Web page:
I knew that statement was going to be exceptionally controversial and I am very sorry if it offended anyone. I absolutely do not mean to come off as flippant, or label myself some sort of an expert.

In that particular case I mentioned, wow, there was so much going on. It would be difficult to explain it all and defend my statements without going off-topic.

Suffice it to say, I really felt for the woman I referenced. I offered up her situation as an example of a vastly different perspective on diagnoses and labels.

If I worded it incorrectly or described the situation poorly, I am sorry. I really was wondering about the woman I referenced just the other day. Some things are striking and you don't forget them easily. I thought it worth mentioning on this thread, even if I went about it in a clumsy fashion.

I Hope that clears up a few things and puts the thread back on track.
posted by jbenben at 11:33 AM on October 23, 2009


Take this or leave it, but I think you really need to "get out of your head".

The way you describe it, therapy has turned life a 40,000 step self-help program.

To put it another (plagiarized) way: "You're not OKAY, I'm not OKAY, but that's OKAY."
posted by Spurious at 11:59 AM on October 23, 2009


You are in therapy. What goals have you set? Therapy without goals can lead you down a painful rabbit hole, because its not trying to do anything except find problems. Therapy with goals does not have to be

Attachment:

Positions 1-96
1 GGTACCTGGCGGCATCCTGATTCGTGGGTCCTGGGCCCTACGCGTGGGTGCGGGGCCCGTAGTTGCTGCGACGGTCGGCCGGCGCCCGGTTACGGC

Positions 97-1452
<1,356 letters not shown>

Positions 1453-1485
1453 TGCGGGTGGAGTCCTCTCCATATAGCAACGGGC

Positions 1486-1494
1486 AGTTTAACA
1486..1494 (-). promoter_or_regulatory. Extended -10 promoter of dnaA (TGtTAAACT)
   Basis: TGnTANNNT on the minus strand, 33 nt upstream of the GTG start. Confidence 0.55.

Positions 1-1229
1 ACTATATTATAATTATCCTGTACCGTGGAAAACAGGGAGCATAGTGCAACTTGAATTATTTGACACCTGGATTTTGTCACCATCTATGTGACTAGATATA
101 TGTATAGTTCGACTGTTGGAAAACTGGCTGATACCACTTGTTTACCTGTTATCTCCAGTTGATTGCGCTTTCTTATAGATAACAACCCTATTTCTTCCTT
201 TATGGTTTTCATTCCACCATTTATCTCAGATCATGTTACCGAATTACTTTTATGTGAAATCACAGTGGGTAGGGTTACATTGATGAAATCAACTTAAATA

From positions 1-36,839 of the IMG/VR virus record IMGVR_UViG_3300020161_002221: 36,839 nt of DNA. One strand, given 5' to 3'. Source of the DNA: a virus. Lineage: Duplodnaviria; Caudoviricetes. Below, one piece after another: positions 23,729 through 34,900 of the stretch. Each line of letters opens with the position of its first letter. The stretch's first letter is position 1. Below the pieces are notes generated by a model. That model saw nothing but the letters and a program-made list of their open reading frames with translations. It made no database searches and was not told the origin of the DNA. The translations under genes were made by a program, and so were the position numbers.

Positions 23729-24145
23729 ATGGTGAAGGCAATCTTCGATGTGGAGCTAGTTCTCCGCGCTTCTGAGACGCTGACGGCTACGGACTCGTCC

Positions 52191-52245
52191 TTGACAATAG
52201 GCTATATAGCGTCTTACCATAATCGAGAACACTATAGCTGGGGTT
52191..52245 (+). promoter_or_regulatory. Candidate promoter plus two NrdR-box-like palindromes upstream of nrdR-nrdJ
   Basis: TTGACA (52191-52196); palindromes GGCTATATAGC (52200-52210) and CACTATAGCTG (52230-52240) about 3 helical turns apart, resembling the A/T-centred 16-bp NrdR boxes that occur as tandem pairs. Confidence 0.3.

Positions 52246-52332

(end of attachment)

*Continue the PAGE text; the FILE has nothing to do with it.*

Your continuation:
You mentioned that being "a social butterfly" didn't seem like a realistic goal. OK -- what would be a realistic goal? Can you define tangible things that you can work towards? "Be happier" is not what I'm talking about; something like "talk with 1 new person a week" or "go bowling every Thursday night". I'm not trying to suggest that these goals are right for you, but I'm trying to suggest that there should be goals that you can see, yes or no, that actually happened. Then once you're achieving these goals, consider if these goals are helping you build the life you want. If not, make some different goals. If they help, keep up the good work and add some new ones.

Is there something you want to do but are not doing? Maybe that's a goal. Determining tangible goals is something important to talk with your therapist about. Without them, you're missing a great opportunity to enable positive change as a fruit of your therapy work.
posted by buzzv at 8:30 PM on October 23, 2009


My old friend Donna told me on one of the last visits I had with her that "I miss my old friend, you're so serious now, where'd you go, when are you coming back?" and I told her that it was easy, that I could be right back, just toss me a beer and the whole show would begin again, and I could be all happy again, Mr. Jovial, Mr. Festive, Mr. Party. I also told her -- and not kindly -- that she clearly didn't know much about me and she didn't understand what I'd been through nor what I was going through and hey, that's okay, but do not fuck with me, this is not negotiable, that I was only trying to save my life, if that was okay with her.

You're changing. It's a process, not an event. It takes time. It's really important work, and valid. You're brave to enter into it, braver still to stay with it as you have. It's awkward sometimes, it's uncomfortable sometimes, sometimes both of those at once, plus a lot more besides. You're essentially learning a whole new language or at the very least a whole new way of using the language you've got.